TYRONE - Even though Jim and Bobbi Ramsay like to keep a low profile, their impact has been felt on their community.
"I don't feel like we do that much," Jim Ramsay, 81, a retired local veterinarian, said.
Community leaders disagree with that assessment of the couple, who moved from Leitchfield, Ky., to Tyrone in 1973.
Mirror photo by Walt Frank
Bobbi and Jim Ramsay are active in the Tyrone community.
"They do not miss a Chamber meeting or a community event. They are at everything," said Rose Black, executive director of the Tyrone Area Chamber of Commerce. "They do a lot of things behind the scenes. They are tireless workers. Every time they are given a duty, it is done."
Both have been active Chamber members - Jim served two terms as president - as well as with the Tyrone Main Street program and the Tyrone Hospital Corporation and other organizations.
The couple received the Outstanding Service Award from the Chamber in 2007.
Bobbi, a retired teacher, served for 14 years on the Tyrone Area School Board and has been a member of the Tyrone Women's Club for years.
The couple met in 1951 in the dining hall while students at the University of Maryland and were married three years later. Jim graduated from the University of Maryland with a bachelor's degree in dairy husbandry, leaving college as a second lieutenant in the Air Force through the ROTC program.
He went to flight school and became a pilot and was later sent to Hawaii, where he flew C97 transport planes back and forth across the Pacific Ocean.
Jim considered making the Air Force a career.
"I toyed with the idea but realized it was too political to go anywhere," Jim said. "The Air Force did not have too many cows."
It was Bobbi who suggested he became a veterinarian. Jim said it was easier to work with animals than humans.
"There are advantages as a veterinary doctor, compared to an M.D. The animals can't tell you where it hurts. You need to do a physical exam on every patient that comes in. He can't lie either," Jim said. "I think it is easier to work with animals. You make your decisions on what you see rather than what someone tells you."
After Jim earned his doctor of veterinary medicine degree from the University of Georgia, he began his veterinary career in 1963 in Glasgow, Ky. He then moved to Leitchfield, where he purchased a veterinary practice and worked from 1964 to 1973. He and Bobbi moved to Tyrone in 1973 when Jim went to work for Dr. Carl Babe in downtown Tyrone. He purchased the practice in 1977, moved it to Grazierville in 1979 and retired in 1993.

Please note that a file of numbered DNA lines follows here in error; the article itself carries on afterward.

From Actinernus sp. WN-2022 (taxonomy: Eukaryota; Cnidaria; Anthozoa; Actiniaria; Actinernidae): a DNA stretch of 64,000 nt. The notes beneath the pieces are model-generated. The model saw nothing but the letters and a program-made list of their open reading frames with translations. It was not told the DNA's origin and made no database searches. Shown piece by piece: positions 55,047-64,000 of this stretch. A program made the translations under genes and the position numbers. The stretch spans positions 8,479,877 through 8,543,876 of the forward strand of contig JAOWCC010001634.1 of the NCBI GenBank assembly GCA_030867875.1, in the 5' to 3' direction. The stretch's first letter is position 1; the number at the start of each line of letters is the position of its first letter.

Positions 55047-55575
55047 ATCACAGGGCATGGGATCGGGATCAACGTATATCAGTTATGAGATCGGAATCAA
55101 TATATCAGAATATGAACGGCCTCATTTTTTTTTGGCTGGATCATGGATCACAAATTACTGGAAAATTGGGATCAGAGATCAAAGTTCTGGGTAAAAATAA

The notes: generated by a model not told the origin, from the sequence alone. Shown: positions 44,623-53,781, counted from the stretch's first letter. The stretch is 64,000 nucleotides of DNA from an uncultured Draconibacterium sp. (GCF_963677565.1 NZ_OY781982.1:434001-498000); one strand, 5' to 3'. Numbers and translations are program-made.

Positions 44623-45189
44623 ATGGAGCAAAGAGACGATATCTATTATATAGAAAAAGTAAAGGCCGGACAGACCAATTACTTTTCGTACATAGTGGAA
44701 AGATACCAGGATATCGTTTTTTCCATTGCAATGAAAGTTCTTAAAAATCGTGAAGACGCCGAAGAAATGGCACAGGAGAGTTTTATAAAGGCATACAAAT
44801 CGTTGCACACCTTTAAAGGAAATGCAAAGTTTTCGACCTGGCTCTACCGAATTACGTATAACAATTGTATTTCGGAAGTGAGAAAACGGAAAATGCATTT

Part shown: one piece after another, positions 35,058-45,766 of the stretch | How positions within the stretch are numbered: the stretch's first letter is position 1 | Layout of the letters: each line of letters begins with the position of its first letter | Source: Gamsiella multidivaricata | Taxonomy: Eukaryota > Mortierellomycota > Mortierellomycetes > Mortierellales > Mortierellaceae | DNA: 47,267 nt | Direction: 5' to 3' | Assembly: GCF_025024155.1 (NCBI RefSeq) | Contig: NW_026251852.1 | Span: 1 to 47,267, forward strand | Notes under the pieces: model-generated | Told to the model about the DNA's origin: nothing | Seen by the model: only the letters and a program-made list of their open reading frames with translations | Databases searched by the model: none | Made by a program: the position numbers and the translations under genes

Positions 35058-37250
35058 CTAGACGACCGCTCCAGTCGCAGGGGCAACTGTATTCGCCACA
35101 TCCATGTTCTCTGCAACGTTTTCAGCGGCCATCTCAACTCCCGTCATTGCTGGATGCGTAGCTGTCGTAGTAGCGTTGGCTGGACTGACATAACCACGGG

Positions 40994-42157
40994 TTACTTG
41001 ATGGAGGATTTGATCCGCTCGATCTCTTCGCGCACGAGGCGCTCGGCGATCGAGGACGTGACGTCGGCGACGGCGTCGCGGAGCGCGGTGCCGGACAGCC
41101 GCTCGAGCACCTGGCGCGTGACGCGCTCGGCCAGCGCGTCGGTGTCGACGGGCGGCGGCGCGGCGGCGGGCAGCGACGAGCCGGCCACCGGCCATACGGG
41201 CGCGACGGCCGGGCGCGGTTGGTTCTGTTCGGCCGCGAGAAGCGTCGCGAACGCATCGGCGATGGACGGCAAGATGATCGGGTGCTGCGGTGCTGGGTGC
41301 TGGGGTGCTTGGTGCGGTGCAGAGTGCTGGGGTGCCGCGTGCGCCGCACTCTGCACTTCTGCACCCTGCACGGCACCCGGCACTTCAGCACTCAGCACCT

Bobbi, 79, finished her education at the University of Georgia and received a bachelor's degree in business administration.
She taught business classes at schools in Kentucky and after arriving in Tyrone, she taught in the Tyrone Area and Bellwood-Antis school districts as well as the Grier School in Birmingham.
She gave up her teaching career in the mid-1980s to take care of her mother, Bertha Stevens.
Chamber member Lori Eckert said the Ramsays are faithful volunteers.
"They are two of the neatest people who have done so much for the community in Tyrone," Eckert said. "They have done so much for the town [that] people don't know about. They have been very generous. They are great people and active in the community and the [Wesley United Methodist Church]."
Randy Miles said he got to know Jim through the Tyrone Rotary Club.
"The guy is 81 and whenever we need something done, he just does it. This guy, no matter how big the project, he never sees the obstacles. He just sees the objectives and gets it done," Miles said.
Miles said Jim Ramsay is passionate about the Rotary Club.
"Jim has been the most vocal Rotarian I have come in contact with who came to the support of the Rotary Foundation. I can tell you he has donated well into five figures in his kids' names, his wife's name and his name, to the Rotary Foundation," Miles said. "He has donated his service and time to serving the purpose of Rotary, to make a difference in people's lives."
Neither Jim nor Bobbi believe being public servants is anything special.
"It just makes us feel like we are part of the community, part of a big family," Jim Ramsay said. "It is our home. We do it because it is home. We live here."
"It gives us something to do, it would be horrible to just sit at home and do nothing. This is a nice community. People don't give the community organizations credit for what all they do," Bobbi Ramsay said. "We really love where we live. When we moved here from Kentucky, it was the best thing that we ever did. I am very thankful that we did."